“Runaway” by Aurora has become the latest song to climb the charts thanks to TikTok. In just 24 hours, the track brought in over a million streams on both Youtube and Spotify. As somebody who has been listening to Aurora since her debut album in 2015, I can’t help but smile when I see consecutive videos featuring her song on my feed; Aurora is finally getting the recognition that she deserves. But who is Aurora, the singer behind the viral hit? 

The 24-year-old singer from Norway has had several other big hits. You may recognise her cover of Oasis’ “Half The World Away” from the John Lewis Christmas Advert in 2015; Aurora puts her own ethereal twist on the classic song, completely reinventing it. Not only that, but she featured on “Into The Unknown”, the lead song from Frozen 2’s soundtrack, with her mysterious and enchanting vocals elevating the song. It was then that she started to gain more recognition. However, she was simply known as “that singer from Frozen”, since her own work was not as well-known. 

Now though, “Runaway”, already one of her most successful songs, is making its way into millions of people’s playlists. “Runaway” is one of Aurora’s earliest singles, released in 2015, and its lyrics describe a time in which Aurora was trying to escape her problems and reality, but realised that she couldn’t do this forever. With a pretty universal yet touching message, it’s no wonder that so many people have been impacted by this song, including Billie Eilish, who stated that “Runaway” inspired her to pursue a career in music. “Runaway” was originally the lead single from Aurora’s debut album, All My Demons Greeting Me As A Friend, which she described as an album about accepting the “dark places” of yourself (although not all the songs draw from her own personal experiences). Some of my personal favourites from this album are: “Lucky”, which shares an empowering message of overcoming mental struggles; “Black Water Lilies”, an extremely captivating song with beautiful natural imagery; and “Running With The Wolves”, a song which explores the animal instinct in humans which society has repressed.

Aurora’s next two albums are two steps in the same “era”. Infections Of A Different Kind is my personal favourite; even though the eight songs cover a wide range of topics, the sound of the album is very cohesive. The opening track, “Queendom”, is an upbeat anthem of empowerment, with Aurora singing about how she fights for the underdogs of the world, and will not stop “till Queendom come”. The closing and title track “Infections Of A Different Kind” is Aurora’s self-proclaimed most important and personal song, with a poignant message to humanity that we need to act for each other, not just ourselves. (This short description cannot do justice to Aurora’s beautiful songwriting in this track; if you listen to any song after reading this, I ask that it be “Infections Of A Different Kind”.)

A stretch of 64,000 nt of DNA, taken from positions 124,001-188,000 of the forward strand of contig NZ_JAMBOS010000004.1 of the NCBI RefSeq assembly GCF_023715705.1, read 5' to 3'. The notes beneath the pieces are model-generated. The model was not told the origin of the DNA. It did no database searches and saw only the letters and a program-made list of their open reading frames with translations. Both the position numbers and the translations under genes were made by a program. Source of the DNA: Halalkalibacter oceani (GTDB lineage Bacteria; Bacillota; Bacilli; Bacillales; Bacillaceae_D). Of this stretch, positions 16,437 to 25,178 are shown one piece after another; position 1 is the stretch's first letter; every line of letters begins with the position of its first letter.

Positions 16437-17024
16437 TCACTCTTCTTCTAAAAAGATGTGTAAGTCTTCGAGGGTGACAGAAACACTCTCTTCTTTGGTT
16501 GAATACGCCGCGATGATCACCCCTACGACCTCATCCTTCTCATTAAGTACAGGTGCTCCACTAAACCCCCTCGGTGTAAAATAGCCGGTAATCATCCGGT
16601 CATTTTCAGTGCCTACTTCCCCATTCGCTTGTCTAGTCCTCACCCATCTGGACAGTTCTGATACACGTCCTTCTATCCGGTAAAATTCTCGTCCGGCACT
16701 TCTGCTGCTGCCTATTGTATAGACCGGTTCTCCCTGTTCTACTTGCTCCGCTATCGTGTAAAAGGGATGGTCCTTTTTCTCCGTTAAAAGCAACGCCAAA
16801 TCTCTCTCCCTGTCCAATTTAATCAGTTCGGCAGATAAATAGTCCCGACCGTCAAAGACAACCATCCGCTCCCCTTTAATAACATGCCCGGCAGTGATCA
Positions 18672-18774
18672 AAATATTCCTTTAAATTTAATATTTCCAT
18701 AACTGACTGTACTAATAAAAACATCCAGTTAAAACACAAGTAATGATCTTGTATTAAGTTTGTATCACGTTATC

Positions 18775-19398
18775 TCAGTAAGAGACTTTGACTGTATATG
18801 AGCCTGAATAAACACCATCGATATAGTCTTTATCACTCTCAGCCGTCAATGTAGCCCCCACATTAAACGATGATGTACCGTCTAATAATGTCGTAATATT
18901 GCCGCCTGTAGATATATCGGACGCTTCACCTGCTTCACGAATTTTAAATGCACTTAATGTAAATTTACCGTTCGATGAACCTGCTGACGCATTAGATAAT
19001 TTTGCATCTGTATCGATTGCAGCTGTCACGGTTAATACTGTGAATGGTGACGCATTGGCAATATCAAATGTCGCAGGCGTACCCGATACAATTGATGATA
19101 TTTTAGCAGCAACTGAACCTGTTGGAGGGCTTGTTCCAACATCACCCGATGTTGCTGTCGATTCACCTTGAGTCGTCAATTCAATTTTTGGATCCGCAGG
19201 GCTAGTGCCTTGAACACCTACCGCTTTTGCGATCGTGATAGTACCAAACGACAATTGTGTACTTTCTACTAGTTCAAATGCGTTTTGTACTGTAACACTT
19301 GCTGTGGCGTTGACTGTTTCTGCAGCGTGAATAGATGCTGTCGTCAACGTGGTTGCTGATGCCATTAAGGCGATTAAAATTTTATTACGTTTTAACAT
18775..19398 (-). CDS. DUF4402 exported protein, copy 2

Her third and latest album, A Different Kind Of Human, contains eleven vastly different songs, covering topics from climate change, in “The Seed”; stigma surrounding mental health, in “The River”; and even alien abduction in the title track, “A Different Kind Of Human”. Alien abduction is a rather obscure topic to write a song about, but it is through this song that we learn a great deal about Aurora as a person, and her place in the world. The songs details aliens coming to Aurora, and taking her from this world to the next; as “this world [she] live[s] in is not a place for someone like [her]”, for she is too pure and fragile (indeed, “a different kind of human”), she hopes to be “taken” to a world more suited to her nature. This song also features words in a language that Aurora created herself, which only she can speak, thus leaving meaning completely open to listeners’ intuition. The album then closes with “Mothership”, a primarily instrumental track which continues the story of “A Different Kind Of Human”; the song is supposedly representative of Aurora now that she is in the “next world”, with very cosmic instrumentals. Aurora’s creativity and beautifully constructed metaphors are present in almost every song of hers, which is why I enjoy her music so much.

Since her last album, Aurora has released several singles, including her own version of “Into The Unknown” (which, in my opinion, is much better than the original), a collaboration with Norwegian producer Askjell (“To Be Loved”), and her first song in Norwegian (“Stjernestøv”). During the pandemic, Aurora has also released 5 EPs grouping her previously released songs, including FOR HUMANS WHO TAKE LONG WALKS IN THE FOREST, which, as the title would suggest, consists of her songs which are ideal for taking long walks in the forest. With the release of each of these EPs, Aurora very candidly chatted with fans on a Youtube live stream, and also performed some of the songs on the released EP.

As Aurora’s music is becoming increasingly recognised, more people are realising the beautiful artistry behind every one of her songs. Her music offers an emotional connection that is rare to find in modern music, and I cannot recommend her to you enough!

Gloria Morey

Gloria is one of the Senior Columns Editors for The Oxford Blue. She is in her second year, studying Psychology & Linguistics at Christ Church. If not in an essay crisis, you will usually find her binging 5 TV series at once, or re-organising her Spotify playlists.